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Tyrannosaurid arms (was RE: Forelimbs of "Terror Birds")
Dann Pigdon wrote:
>"Williams, Tim" wrote:
Yeah, I gotta change my name address. This just won't do. Darn server...
>Then there is my suggesting (it may not be original): that the forelimbs
>weren't used much at all in adults, but that they were relatively larger
>in juveniles. An adult tyrannosaur could pretty much rely on that
>awesome mouth. Juveniles, who may have had quite different hunting
>strategies while small (as with Komodo monitors), may have used their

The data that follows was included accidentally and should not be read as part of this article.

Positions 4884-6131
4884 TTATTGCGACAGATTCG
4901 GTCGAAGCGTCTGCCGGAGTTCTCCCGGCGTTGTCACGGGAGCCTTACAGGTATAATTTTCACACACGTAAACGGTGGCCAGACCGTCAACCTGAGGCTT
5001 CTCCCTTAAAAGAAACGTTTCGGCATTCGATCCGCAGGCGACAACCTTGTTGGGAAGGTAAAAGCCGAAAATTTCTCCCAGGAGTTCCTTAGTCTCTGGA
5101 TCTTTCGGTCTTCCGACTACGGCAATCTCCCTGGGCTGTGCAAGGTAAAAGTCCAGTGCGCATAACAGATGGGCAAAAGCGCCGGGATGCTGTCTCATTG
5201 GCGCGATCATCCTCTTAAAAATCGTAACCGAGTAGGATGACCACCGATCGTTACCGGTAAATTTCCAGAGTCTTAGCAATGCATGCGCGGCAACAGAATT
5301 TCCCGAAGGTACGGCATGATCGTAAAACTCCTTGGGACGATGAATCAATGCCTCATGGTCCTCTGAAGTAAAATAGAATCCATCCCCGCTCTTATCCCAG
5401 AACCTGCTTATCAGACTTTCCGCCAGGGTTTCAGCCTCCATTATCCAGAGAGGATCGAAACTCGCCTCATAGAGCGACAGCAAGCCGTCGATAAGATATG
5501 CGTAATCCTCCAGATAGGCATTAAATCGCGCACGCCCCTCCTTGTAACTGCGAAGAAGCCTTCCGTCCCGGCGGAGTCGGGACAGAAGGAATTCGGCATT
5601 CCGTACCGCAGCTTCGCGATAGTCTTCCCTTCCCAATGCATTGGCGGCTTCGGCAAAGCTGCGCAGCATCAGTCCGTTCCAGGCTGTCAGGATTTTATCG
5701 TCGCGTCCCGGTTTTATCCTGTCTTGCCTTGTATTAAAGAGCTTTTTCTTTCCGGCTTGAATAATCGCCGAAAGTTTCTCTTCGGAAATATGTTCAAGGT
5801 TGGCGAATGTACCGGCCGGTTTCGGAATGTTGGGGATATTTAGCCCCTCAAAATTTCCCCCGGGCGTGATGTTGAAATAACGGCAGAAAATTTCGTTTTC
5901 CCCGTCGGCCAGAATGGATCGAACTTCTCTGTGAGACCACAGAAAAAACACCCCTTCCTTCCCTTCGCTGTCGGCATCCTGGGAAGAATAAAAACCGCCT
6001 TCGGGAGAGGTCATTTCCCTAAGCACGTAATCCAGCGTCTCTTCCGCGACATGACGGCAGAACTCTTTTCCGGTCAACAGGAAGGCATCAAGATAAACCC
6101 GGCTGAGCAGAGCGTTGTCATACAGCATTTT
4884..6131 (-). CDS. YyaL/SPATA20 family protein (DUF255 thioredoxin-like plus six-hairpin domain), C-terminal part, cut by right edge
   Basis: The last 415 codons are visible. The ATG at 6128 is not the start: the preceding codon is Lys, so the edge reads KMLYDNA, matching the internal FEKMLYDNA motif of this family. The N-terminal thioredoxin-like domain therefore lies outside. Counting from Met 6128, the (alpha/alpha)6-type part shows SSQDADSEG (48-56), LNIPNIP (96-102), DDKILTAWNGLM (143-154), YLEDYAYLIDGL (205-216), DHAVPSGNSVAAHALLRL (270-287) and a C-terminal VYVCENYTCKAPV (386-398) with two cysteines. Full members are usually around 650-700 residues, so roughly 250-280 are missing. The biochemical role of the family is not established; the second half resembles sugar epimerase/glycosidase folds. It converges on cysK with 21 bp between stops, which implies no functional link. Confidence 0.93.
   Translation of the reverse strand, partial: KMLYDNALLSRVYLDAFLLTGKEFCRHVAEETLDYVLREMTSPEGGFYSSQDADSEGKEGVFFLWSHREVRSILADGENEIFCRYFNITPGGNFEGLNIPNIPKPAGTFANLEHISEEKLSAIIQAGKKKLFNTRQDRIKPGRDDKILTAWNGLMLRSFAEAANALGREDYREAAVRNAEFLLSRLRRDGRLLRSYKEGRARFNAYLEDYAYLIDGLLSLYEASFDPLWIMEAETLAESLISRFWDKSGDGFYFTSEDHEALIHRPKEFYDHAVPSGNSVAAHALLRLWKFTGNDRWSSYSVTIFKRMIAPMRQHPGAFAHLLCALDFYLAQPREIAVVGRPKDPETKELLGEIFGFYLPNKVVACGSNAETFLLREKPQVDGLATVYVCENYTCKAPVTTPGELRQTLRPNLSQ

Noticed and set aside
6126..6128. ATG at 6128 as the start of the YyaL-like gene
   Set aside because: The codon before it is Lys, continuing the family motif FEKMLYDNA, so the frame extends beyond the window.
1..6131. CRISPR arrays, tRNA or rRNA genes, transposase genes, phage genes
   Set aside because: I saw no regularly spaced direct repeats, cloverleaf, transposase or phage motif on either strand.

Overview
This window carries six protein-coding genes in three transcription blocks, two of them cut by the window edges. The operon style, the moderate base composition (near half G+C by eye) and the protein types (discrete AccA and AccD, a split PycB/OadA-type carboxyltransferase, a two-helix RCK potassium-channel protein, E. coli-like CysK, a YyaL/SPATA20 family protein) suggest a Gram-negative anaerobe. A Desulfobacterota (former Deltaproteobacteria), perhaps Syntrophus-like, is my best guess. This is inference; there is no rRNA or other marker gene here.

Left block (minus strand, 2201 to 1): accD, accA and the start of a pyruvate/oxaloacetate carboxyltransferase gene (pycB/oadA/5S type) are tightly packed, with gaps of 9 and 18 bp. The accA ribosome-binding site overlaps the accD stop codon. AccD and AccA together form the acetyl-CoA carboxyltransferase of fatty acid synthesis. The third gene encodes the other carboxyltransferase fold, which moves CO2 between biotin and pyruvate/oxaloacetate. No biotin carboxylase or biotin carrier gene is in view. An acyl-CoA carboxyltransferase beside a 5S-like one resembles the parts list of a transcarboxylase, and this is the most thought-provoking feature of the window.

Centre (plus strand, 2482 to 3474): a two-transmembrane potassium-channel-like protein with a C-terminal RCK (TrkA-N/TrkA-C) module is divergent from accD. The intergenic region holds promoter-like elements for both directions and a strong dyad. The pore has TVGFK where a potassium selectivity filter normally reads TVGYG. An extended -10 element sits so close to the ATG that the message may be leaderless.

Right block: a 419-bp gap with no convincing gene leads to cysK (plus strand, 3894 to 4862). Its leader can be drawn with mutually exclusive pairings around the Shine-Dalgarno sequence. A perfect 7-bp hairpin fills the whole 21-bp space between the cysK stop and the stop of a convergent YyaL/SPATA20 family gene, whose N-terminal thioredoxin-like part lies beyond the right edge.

>relatively larger forelimbs to a greater degree.
So adult tyrannosaurids outgrew their forelimbs? This scenario begs the
question: why did tyrannosaurids have only two fingers? (Setting aside, for
the time being, George's view that didactyly was an aerodynamic adaptation
in the tyrannosaurids' flying ancestors, a la BCF.)
And even your juvenile tyrannosaurids have rather short arms - at least by
>Note that this isn't based on any actual research on my part.
What!!?? People still do "research"?
Which brings me to the _Discover_ article on claw-winged phorusrhacids.
Like Nick, I found the original (scientific) article describing the manus
configuration of _Titanis_ - but found no mention of a manual claw. I
assumed it had been described elsewhere, and so I kept on looking for the
source. So far, no dice. Maybe it's all just a leap of somebody's
imagination which, over time, has solidified into "fact". It happens.